I got to have a daddy-daughter adventure day downtown yesterday. Another way to say it is I had to drag her to a meeting. We took the Blue Line and though we used to ride the Brown Line for fun when we lived in the city, she did not remember. As she kneeled on the seat, letting the CTA jerk her around, calling out every taxi and shaking with nervous excitement when an oncoming train passed, I tried to remind her of her roots: you were born there, we lived down there, we worked there, played there. I knew there was no city left in her four-year-old blood when, from across the churning tide of the Kennedy, she spotted a Metra train racing by, and said, “Look! There’s our train!”
If possession is nine-tenths of the law, then the possessive defines where you’re from. It’s still in my blood, which might be why I encouraged her to wear her Urlacher jersey. After we moved, whenever I would commute back to the suburbs, bound by a rigid Metra schedule, or use a sophisticated mapping system to avoid driving, I would feel deprived, deported from the convenience of the city. Two years removed, and with the kids more independent, that feeling has lost its edge.
Some winter days we used to ride our favorite seat in the first car opposite the conductor on the Brown Line, my boy pressed to the window like germs. Maria didn’t have the balance to stand on the seat and watch the metal tongue of the city swallow up the train. I had to hold her. I always coveted the idea of raising a city kid, the grit and the glamour, the worldliness and the weariness, especially since it cast such an imposing and alluring specter on my suburban youth. My son used to ask about the old place, the old haunts, to play with our old friends. He doesn’t ask anymore. Now that we’re fully ensconced in suburbia, raising a city kid seems like a lot more work, a lot more worry. The attention demanded from a child in the wild is that much more intense, more so downtown than the neighborhoods. There’s more of everything, which means more worry.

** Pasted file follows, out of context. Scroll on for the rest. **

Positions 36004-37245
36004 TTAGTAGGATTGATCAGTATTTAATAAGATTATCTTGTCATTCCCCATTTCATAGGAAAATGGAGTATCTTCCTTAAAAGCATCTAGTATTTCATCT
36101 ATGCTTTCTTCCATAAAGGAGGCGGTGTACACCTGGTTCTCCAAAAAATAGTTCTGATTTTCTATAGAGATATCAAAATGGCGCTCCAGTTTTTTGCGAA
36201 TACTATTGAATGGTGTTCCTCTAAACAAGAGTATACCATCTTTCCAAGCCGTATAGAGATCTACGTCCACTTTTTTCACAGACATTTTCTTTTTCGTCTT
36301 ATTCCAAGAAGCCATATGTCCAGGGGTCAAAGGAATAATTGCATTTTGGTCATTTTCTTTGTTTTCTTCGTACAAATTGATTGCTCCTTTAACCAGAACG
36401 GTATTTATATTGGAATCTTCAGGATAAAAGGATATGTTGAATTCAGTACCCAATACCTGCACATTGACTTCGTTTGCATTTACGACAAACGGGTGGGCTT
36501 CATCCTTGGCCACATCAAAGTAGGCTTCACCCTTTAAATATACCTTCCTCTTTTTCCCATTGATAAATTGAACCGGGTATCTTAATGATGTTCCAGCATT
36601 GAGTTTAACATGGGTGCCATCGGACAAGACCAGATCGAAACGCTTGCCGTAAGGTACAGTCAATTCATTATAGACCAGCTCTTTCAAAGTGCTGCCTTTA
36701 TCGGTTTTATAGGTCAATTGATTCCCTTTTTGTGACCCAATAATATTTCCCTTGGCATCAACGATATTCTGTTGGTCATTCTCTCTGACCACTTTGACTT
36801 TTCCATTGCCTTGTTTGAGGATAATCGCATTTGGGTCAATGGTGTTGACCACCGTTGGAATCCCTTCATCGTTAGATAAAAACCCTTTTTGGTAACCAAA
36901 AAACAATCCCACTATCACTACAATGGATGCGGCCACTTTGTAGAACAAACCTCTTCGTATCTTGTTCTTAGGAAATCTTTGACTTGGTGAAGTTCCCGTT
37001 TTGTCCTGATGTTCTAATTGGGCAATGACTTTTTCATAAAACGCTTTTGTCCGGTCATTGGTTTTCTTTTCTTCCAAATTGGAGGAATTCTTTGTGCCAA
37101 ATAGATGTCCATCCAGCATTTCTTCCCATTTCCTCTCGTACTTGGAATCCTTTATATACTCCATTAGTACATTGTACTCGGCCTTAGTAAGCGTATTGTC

This is a worry you don’t process, I think, unless you’re on the outside looking in. We go adventuring downtown about once a month and, possibly because I work there, I caught myself, when answering her questions, conjuring up a memory that she didn’t have. I was talking to the city, as if we were still together. But the city doesn’t care. Never has, never will. And that fact made our daddy-daughter adventure that much better, because it was ours alone.